-- WilliamBreadenMadden - 2012-03-20


* description of SSH *


Happy birthday, Screen!

General description

There can be certain limitations when using SSH to connect to a server. For examples, in order to open a new window, a second SSH connection to the server must be created; if the connection is lost* during the SSH tunnel, progress is lost. Screen is useful in tackling both of these problems.

Screen is a useful tool that allows the use of multiple screens over one SSH connection. You might have separate processes running in each of these screens.

Screen is installed by default on most installations. The presence of screen can be verified using the "which screen" command. Screen can be installed easily using apt or yum.

Using screen

Screen can be started by entering "screen".

You should now be in a new screen, ready to enter commands. Screen has a few commands in order to manipulate windows, navigate through open ones, "detach" and "attach", among other commands. The entire command list can be shown by pressing Ctrl + a, followed by ?. (By pressing Ctrl + a, it is indicated that the next signal is to be sent to screen, as opposed to the shell.)

To start a new window press Ctrl + a, followed by c (for "create"). A new window should now be created. To cycle through the various open windows, press Ctrl + a, followed by n (for "next"). To cycle through the various open windows in the opposite direction, press Ctrl + p, followed by p ("for previous"). To view a list of all open windows (from which a particular window can be selected), press Ctrl + a, followed by " (i.e., you might press Ctrl + a, followed by Shift + '.)

To close a window, the "exit" command can be used (as in a normal shell). This will cause one to fall back to the previous monitor one opened, or to one's main prompt (from which screen was started).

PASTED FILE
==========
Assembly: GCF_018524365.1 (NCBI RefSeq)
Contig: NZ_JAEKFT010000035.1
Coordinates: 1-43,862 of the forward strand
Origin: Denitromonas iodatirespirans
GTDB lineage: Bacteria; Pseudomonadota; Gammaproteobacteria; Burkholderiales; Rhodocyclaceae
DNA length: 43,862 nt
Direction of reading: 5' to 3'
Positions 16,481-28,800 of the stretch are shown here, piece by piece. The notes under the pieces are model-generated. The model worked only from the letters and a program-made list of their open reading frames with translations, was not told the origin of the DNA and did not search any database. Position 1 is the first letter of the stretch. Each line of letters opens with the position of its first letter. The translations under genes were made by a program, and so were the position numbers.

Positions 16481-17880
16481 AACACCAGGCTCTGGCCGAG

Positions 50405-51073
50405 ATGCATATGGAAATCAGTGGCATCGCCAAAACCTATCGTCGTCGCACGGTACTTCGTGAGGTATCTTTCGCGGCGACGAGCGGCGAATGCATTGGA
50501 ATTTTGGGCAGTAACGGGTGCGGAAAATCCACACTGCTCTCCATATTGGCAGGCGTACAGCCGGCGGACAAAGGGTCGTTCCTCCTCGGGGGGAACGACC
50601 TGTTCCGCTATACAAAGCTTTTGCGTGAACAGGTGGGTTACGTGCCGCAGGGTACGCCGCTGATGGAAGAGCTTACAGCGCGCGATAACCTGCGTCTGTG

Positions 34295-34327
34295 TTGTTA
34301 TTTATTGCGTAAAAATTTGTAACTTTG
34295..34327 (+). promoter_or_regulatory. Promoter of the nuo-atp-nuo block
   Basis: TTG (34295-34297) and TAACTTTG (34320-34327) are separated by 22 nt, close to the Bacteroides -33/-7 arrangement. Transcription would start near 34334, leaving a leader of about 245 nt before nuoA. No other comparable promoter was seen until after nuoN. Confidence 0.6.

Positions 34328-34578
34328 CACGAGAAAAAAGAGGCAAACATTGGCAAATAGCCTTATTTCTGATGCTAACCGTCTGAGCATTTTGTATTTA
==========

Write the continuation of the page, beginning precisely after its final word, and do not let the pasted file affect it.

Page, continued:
One of the biggest advantages of using screen is that one can "detach" a screen session. This means one returns to the normal shell, but the processes started in screen remain active in the background. To detach, press Ctrl + a, followed by d (for "detach"). Basically, one can start a number of processes, exit the shell and return some time later to pick up the session started in screen. Further, should one be disconnected accidentally during a screen session, one can pick up the (detached) screen session. To "reattach", SSH to the shell of the server that screen was being run on. To present a list of the current screen sessions running, use the "screen -ls" command. To resume one of these listed previous screen sessions, use the "screen -r " command. One can actually type simply the first few characters of the session name (enough to identify that session) or, indeed, if there is only one session running, one need use only the "screen -r" ("r" for "resume") command. If a screen session is still attached, it can not be resumed before it is detached.

Example using CERN LXPLUS


wbm@dungeonoflove:~$ ssh -Y wbm@lxplus429.cern.ch

Start a screen session.

[wbm@lxplus429]~% screen

Do something in this window.

[lxplus429] ~ % top

Create a new window by pressing Ctrl + a, followed by c.